In the recent years a high focus has been drawn to making power grids smarter for a number of reasons. The main reason is to ensure grid stability and power quality in power grid, which has changed its nature from being dominated by a few large generating units to a grid dominated by many smaller generating units, with an increasing number of renewable generating sources like wind turbines and photo electric units. This has lead to a high research level in (Smart) Power Grids in general and as well in control of these grids. In the process of ensuring grid stability and quality it is important to detect, isolate and accommodate faults occurring in the physical grid or in the generating units.
The focus of this special issue on fault tolerant control in power grids is to draw research interest into different aspects of fault detection and isolation as well as fault tolerant control of power grids and power generating units. These methods play an important role in the general handling of faults which could in the worst case result in stability problems in the grid.
This special issue contains a broad spectrum of contributions dealing with faults in wind turbine to a number of different aspects of fault detection and isolation and fault tolerant control in the actual power grid. These works apply a number of different methods. One trend can, however, be seen. Most solutions proposed for fault detection, isolation and accommodation in power grids are distributed solutions, which are beneficial as the grids are dominated in a higher and higher degree of smaller geographically distributed units.
Simani and Castaldi  present a fault tolerant control solution for a wind turbine connected to a power grid. They focus on accommodation of faults in hydraulic pitch actuator, by using adaptive filters designed using a nonlinear geometric approach. The proposed approach is evaluated on known wind turbine fault tolerant control benchmark model.
Segundo Sevilla, et al.  present both passive and active fault tolerant control approaches for inter area damping in a power grid. A combination of local and remote sensors are used in the design. The schemes are tested on both linear and non linear models of the Nordic equivalent power grid.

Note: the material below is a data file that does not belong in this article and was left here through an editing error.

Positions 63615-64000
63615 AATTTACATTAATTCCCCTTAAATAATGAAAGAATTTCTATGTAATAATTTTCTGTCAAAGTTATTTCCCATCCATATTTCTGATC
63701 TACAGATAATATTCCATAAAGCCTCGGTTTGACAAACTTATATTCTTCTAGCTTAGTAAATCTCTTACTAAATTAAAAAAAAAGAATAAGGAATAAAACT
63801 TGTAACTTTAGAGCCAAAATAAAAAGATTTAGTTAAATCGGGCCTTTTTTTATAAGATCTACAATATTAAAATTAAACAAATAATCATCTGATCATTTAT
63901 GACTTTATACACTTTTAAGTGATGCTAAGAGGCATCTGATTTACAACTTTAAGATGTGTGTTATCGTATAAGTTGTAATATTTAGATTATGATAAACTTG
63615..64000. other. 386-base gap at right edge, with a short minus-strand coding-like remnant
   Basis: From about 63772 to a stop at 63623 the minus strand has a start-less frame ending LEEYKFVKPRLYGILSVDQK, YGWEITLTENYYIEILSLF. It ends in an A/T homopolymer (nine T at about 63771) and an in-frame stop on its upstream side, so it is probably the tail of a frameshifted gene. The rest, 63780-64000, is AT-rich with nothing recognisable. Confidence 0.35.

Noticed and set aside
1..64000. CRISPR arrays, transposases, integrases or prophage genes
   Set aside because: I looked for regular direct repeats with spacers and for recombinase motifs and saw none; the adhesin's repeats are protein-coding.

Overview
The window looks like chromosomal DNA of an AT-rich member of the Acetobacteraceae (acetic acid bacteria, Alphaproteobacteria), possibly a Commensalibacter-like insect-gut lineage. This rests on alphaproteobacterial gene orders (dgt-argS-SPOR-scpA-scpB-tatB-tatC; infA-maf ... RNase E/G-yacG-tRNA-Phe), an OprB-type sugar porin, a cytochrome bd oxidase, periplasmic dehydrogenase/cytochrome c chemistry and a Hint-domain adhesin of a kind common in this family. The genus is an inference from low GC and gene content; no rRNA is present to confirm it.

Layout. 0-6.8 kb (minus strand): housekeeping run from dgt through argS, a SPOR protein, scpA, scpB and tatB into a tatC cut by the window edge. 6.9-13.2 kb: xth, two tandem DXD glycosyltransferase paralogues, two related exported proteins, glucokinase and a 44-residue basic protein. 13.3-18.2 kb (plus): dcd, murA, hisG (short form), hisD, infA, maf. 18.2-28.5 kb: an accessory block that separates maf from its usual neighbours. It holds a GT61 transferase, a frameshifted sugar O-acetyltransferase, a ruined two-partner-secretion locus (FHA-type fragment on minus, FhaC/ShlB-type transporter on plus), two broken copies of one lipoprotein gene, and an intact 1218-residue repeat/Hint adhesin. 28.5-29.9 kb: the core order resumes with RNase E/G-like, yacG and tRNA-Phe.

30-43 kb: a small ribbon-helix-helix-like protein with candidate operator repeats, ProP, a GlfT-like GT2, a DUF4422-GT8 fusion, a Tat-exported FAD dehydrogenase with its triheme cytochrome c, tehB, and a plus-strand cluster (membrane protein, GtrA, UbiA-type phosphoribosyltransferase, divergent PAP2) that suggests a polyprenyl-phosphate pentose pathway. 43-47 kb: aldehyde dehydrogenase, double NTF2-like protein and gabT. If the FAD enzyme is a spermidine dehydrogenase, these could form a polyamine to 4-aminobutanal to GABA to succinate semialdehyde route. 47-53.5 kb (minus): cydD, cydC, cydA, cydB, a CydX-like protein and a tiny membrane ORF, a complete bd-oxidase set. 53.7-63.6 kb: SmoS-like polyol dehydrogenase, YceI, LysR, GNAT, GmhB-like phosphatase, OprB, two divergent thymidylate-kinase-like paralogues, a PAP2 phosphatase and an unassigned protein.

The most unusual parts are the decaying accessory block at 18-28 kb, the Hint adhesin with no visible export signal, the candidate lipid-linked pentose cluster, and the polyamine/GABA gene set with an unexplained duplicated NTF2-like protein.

Juelsgaard, et al.  present a fault tolerant for portfolio balancing control approach. It consists of a distributed power optimization scheme for grid balancing, which provides tolerance to the grid in the way that it accommodates changes in the portfolio either due to faults or reasons. It also includes controllable users in the distributed optimization. The work is evaluated with a numerical example.
Huang and Wu  deal with the problem of inclusion of additional Phase Measuring Units (PMU) into the power grid control structure, as well as communication with these PMUs. The design is made tolerant towards random communication faults between the PMUs and the grid controller. The scheme is tested on the IEEE 118-bus test model.
Yadykin, et al.  analyze power grid stability using finite and infinite Gramians to solve the differential and algebraic Lyapunov equations in the time and frequency domains which are used to model the power grid. The proposed scheme is applied to the Kundur four-machine two-area system model.
Tedesco and Casavola  presents distributed supervisory control strategy for load and frequency set point distribution for the power generators in a power grid. This solution accommodates unexpected changes in the power balance in the grid, by changing the set points for the active generating units. The scheme is evaluated with a model of a four area power grid.
Zhang, et al.  suggest a distributed fault detection and isolation method for detecting and isolating islanding faults in smart (power) grids. It is a distributed approach in which each power generating unit in the grid detects and isolates the faults, based on local measurements. It is evaluated on simulation study of a two machine power grid.
Wu, et al.  propose an active fault detection and isolation scheme for islanding faults. It is a distributed scheme, in which each generating unit in the grid introduces the active detection signals and detects and isolates the faults in the grid, which is obtained using a Set-Membership filter. The scheme is evaluated with a simulation study.
Knuppel, et al.  present a structural approach for fault detection and isolation in a power grid. The scheme is designed to adjust by itself to changes in the grid, such that the most efficient analytical redundancy relations are used. The scheme is evaluated by using PowerFactory simulation tools.